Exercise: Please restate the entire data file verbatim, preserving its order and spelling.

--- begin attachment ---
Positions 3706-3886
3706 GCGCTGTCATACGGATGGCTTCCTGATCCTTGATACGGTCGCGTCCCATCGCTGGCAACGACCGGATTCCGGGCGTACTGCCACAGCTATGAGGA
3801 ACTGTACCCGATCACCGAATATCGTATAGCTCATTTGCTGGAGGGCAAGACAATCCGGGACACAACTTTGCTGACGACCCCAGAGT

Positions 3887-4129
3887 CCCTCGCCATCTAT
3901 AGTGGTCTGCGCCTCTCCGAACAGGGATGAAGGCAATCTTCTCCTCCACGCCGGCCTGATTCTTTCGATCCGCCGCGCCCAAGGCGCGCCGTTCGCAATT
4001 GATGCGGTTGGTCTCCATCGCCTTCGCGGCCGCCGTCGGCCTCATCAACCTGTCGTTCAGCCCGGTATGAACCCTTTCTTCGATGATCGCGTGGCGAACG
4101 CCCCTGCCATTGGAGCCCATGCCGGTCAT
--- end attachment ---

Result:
Positions 3706-3886
3706 GCGCTGTCATACGGATGGCTTCCTGATCCTTGATACGGTCGCGTCCCATCGCTGGCAACGACCGGATTCCGGGCGTACTGCCACAGCTATGAGGA
3801 ACTGTACCCGATCACCGAATATCGTATAGCTCATTTGCTGGAGGGCAAGACAATCCGGGACACAACTTTGCTGACGACCCCAGAGT

Positions 3887-4129
3887 CCCTCGCCATCTAT
3901 AGTGGTCTGCGCCTCTCCGAACAGGGATGAAGGCAATCTTCTCCTCCACGCCGGCCTGATTCTTTCGATCCGCCGCGCCCAAGGCGCGCCGTTCGCAATT
4001 GATGCGGTTGGTCTCCATCGCCTTCGCGGCCGCCGTCGGCCTCATCAACCTGTCGTTCAGCCCGGTATGAACCCTTTCTTCGATGATCGCGTGGCGAACG
4101 CCCCTGCCATTGGAGCCCATGCCGGTCAT